The Earth’s surface was warmer last month than during any September on record, with temperatures since January tracking those of the hottest ever calendar year in 2016, the EU’s Earth Observation Programme said yesterday.
This year has now seen three months of record warmth — January, May and last month — with June and April virtually tied for first place, the Copernicus Climate Change Service reported.
“There is currently little difference between 2020 and 2016 for the year to date,” Copernicus senior scientist Freja Vambourg said.
For the 12-month period through last month, the planet was nearly 1.3°C above preindustrial levels.
That is alarmingly close to the 1.5°C threshold for severe impacts detailed in a major 2018 report by the UN’s Intergovernmental Panel on Climate Change.
The Paris Agreement has enjoined nations to cap global warming at “well below” 2°C, and 1.5°C if feasible.
So far, Earth has warmed on average by 1°C, enough to boost the intensity of deadly heat waves, droughts and tropical storms, made more destructive by rising seas.
Climate change driven by greenhouse gas emissions from burning fossil fuels has picked up pace. Nineteen of the past 20 years are the warmest since accurate readings began in the late 19th century.
Since the late 1970s, the global thermometer has crept up 0.2°C every decade, EU data showed.
Temperatures last month were “exceptionally high” over northern Siberia, which — along with much of the Arctic Circle — has seen freakishly warm weather for months.
“September was warmer by 0.05°C than September 2019, the previous warmest September,” the Copernicus report said.
Last month’s global record for heat was all the more remarkable because of the regional cooling effect of a naturally occurring La Nina weather event over the tropical Pacific.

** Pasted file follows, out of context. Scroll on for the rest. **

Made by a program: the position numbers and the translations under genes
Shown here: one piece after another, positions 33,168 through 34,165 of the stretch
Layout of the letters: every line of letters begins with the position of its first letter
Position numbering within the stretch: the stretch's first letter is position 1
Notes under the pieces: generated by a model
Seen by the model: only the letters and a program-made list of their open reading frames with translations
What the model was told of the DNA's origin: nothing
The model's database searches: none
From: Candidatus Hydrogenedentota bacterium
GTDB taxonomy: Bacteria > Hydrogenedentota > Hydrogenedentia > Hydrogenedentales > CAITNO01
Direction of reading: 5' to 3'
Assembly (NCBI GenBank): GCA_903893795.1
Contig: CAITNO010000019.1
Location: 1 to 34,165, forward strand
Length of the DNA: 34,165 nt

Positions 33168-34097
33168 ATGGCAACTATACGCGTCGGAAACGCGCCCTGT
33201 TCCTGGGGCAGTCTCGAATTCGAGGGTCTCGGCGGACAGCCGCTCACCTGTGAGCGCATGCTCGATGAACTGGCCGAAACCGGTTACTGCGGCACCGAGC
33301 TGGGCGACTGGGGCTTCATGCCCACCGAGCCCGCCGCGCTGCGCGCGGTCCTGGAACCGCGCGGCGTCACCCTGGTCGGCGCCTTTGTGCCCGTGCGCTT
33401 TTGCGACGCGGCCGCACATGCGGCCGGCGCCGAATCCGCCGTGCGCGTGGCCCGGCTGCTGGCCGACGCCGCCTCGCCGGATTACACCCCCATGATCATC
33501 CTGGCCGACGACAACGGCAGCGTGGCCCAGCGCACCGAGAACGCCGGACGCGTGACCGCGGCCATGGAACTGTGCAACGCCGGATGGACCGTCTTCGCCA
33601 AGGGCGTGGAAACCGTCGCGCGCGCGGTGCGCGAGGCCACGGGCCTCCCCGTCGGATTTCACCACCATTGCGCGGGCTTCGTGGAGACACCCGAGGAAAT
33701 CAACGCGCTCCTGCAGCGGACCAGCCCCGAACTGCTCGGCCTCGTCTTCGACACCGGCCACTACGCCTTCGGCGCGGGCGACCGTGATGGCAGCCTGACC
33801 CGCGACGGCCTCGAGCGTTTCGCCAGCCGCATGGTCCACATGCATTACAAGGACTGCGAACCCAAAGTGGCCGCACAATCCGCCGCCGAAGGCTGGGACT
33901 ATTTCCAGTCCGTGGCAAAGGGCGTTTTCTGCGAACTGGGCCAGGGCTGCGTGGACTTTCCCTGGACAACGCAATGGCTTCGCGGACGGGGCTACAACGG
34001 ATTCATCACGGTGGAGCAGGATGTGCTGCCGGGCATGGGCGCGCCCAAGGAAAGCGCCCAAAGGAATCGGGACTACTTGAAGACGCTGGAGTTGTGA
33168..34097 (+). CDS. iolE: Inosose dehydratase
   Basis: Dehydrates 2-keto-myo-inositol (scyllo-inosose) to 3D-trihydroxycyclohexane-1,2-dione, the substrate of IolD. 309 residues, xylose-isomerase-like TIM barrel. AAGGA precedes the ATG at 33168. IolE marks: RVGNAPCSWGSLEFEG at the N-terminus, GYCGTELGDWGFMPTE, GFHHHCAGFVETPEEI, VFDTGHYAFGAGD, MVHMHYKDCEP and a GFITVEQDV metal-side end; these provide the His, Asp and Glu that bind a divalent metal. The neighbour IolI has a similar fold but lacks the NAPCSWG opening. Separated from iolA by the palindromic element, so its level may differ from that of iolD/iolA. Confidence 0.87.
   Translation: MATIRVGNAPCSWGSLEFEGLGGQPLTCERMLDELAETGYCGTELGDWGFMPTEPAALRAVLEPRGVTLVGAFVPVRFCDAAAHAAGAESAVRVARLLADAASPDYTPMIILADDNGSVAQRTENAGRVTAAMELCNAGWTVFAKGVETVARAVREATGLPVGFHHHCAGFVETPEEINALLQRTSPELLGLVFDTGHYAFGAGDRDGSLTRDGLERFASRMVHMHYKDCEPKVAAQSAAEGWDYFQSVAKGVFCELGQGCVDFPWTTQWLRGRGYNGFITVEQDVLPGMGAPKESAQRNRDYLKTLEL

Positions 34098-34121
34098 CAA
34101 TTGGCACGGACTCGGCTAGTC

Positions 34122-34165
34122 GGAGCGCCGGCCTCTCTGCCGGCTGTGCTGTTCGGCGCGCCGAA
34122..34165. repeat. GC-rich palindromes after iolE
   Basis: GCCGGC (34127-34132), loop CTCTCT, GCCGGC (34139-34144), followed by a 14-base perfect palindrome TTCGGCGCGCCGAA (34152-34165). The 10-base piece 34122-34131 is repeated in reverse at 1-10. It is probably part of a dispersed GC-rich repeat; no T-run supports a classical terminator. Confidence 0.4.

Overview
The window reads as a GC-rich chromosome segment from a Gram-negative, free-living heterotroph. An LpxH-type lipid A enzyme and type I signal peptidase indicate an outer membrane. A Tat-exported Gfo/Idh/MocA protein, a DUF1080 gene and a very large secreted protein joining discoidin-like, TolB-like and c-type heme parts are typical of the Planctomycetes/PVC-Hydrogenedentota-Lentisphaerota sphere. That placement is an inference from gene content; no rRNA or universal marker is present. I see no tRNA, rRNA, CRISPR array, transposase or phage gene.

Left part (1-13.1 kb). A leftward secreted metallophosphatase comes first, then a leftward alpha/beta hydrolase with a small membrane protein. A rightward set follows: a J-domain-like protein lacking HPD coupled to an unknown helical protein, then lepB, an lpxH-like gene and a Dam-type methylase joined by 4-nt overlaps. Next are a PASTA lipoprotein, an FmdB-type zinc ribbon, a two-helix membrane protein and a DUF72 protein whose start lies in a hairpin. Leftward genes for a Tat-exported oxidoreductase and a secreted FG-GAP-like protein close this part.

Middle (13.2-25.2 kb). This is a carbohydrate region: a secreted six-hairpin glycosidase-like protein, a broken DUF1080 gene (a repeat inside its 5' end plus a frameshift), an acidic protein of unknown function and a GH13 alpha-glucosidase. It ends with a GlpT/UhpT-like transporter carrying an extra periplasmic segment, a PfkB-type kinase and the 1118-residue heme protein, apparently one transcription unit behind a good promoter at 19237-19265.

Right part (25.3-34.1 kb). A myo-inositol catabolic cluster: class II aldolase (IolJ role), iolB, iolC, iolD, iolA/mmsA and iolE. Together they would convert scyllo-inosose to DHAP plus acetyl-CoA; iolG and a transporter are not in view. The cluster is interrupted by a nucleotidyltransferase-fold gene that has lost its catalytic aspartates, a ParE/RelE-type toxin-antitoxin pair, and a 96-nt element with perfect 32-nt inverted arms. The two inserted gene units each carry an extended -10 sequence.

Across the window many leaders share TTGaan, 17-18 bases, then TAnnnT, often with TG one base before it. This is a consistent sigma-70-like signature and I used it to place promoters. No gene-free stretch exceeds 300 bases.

Meanwhile, Arctic sea ice last month shrank to its second-lowest extent, slipping below 4 million square kilometers for only the second time since satellite records began in 1978, Copernicus said.
The Arctic ice cap floats on the ocean surrounding the North Pole and therefore does not contribute directly to sea level rise when it melts, but it does accelerate global warming.
Freshly fallen snow reflects 80 percent of the sun’s radiative force back into space, but when that mirror-like surface is replaced by deep blue water, about the same percentage of energy is absorbed.
Climate change has also disrupted regional weather patterns, resulting in more sunshine beating down on the Greenland ice sheet, which is melting — and shedding mass into the ocean — more quickly than at any time in the past 12,000 years, according to a study last week.
The ice sheet — which holds enough frozen water to lift global oceans 7m — last year shed more than 500 billion tonnes, roughly equivalent to 3 million tonnes of water every day, or six Olympic swimming pools every second.
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